A Brazilian palm berry sweeping the globe as a popular health food - though little research has been done on it – now may have its purported benefits better understood.
In the first research involving people, the acai (ah-sigh-EE) berry has proven its ability to be absorbed in the human body when consumed both as juice and pulp. That finding, by a team of Texas AgriLife Research scientists, was published in a recent issue of the Journal of Agricultural and Food Chemistry.
Showing the berry’s absorption in humans is important because it is known to contain numerous antioxidants. The berry is heavily marketed in the U.S. as a health food.
The study involved 12 healthy volunteers who consumed a single serving of acai juice or pulp. Researchers believe the results point to the need for continued research on the berry which is commonly used in juices, beverages, smoothies, frozen treats and dietary supplements.
"Acai is naturally low in sugar, and the flavor is described as a mixture of red wine and chocolate,” said lead investigator Dr. Susanne Talcott, “so what more would you want from a fruit?”
Talcott, who also is assistant professor with the Texas A&M University’s nutrition and food science department, said that previous studies have shown the ability of the human body to absorb target antioxidants (from other produce), but “no one had really tested to see if acai antioxidants are absorbed in humans."
Sales of acai products have increased dramatically in the U.S. where it has been touted as a metabolism booster, weight reducer and athletic enhancer. Advertisements use buzzwords such as health, wellness, energy, taste and organic.
About the only buzzword not used with acai is "local." The berries are harvested in the Brazilian rainforest from acai palms that may reach heights in excess of 60 feet - one of the same palms used to harvest edible hearts of palm.
The fruit is about the size of a large blueberry yet only the outermost layers of the fruit, the pulp surrounding a large internal seed, are edible, Talcott noted.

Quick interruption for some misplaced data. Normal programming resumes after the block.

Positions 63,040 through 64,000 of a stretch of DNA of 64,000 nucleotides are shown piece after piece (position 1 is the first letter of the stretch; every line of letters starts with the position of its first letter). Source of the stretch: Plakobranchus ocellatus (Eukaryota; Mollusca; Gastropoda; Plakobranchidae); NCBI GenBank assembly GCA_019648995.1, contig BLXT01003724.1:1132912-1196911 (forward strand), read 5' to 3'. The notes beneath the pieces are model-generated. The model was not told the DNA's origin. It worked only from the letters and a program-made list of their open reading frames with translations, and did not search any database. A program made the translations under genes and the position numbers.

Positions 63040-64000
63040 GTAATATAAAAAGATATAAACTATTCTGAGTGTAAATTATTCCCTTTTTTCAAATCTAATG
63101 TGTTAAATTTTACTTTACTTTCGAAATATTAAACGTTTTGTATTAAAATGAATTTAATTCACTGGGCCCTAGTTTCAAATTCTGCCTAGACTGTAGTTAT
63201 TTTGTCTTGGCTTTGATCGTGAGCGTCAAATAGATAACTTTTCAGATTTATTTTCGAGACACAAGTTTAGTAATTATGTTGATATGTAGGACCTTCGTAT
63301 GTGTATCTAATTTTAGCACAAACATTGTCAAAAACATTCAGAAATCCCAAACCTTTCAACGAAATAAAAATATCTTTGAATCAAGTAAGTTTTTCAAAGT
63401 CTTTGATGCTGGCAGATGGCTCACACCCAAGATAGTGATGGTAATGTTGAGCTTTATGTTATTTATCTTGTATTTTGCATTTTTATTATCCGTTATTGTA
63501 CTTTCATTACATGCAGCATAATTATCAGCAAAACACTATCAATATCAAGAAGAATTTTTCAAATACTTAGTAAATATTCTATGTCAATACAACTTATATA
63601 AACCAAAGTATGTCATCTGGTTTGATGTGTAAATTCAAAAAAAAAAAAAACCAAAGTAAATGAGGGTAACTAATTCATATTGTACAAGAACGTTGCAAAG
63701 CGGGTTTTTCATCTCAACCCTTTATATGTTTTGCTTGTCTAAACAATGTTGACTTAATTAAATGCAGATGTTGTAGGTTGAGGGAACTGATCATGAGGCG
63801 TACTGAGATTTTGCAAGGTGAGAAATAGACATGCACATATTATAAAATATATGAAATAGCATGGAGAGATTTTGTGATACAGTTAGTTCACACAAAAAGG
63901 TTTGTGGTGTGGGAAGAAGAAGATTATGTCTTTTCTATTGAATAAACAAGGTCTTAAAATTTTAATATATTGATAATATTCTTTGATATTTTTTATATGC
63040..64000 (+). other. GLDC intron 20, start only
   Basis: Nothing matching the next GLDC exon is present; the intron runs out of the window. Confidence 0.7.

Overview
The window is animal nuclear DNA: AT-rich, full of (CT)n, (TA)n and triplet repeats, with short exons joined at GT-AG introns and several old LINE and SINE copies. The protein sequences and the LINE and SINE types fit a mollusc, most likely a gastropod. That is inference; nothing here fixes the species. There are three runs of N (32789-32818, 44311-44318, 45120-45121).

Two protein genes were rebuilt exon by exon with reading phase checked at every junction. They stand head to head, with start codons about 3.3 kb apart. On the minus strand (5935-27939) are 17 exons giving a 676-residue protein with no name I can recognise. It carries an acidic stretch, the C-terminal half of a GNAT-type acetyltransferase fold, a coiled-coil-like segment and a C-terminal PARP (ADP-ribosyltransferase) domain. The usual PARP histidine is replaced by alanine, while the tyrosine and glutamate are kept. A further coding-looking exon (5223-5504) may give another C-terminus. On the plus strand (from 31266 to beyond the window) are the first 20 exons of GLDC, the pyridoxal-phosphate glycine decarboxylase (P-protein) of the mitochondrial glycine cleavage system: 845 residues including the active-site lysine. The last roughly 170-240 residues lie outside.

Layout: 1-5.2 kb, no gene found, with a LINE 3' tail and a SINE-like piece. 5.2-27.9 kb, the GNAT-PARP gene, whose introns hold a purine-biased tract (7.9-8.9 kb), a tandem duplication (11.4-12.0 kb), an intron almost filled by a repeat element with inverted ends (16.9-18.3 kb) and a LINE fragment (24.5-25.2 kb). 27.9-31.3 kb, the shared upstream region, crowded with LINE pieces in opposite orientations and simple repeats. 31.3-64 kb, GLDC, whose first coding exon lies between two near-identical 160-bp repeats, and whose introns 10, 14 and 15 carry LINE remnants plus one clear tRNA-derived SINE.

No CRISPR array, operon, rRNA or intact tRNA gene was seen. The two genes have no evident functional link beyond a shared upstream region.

Talcott and her co-researcher and husband Dr. Steve Talcott began studying the palm- berry in 2001. His first scientific report on acai, apparently the first such study in English, was published in 2004.
Initially, their studies on the berry examined antioxidant and nutritional components in pulp and juice. Later studies showed the berry’s activity against cancer cells, Talcott noted.
With that background, the researchers then decided to find out whether those elements were actually being absorbed into the human body or being eliminated unused as waste.
"Like vitamin C, the body can only absorb so much at a time," Steve Talcott explained.
He said the researchers now “need to determine potential disease-fighting health benefits, so we can make intelligent recommendations on how much acai should be consumed.
For the clinical trial, people were given acai pulp and acai juice containing half the concentration of anthocyanins as the pulp and each compared to the control foods: applesauce and a non-antioxidant beverage.
Blood and urine samples at 12 and 24 hours after consumption showed significant increases in antioxidant activity in the blood after both the acai pulp and applesauce consumption, she said. Both acai pulp and acai juice showed significant absorption of antioxidant anthocyanins into the blood and antioxidant effects. The research couple said future studies hopefully will help determine whether the consumption of acai will result in any disease-preventing health benefit and the proper serving sizes for a beneficial dose for people.
"Our concern has been that it is sold as a super food – and it definitely has some good attributes – but it is not a solution to all diseases,” she said. “There are a great number of foods on the market, and this could just be part of a well-balanced diet."
The above post is reprinted from materials provided by Texas A&M University - Agricultural Communications. The original item was written by Kathleen Phillips. Note: Materials may be edited for content and length.
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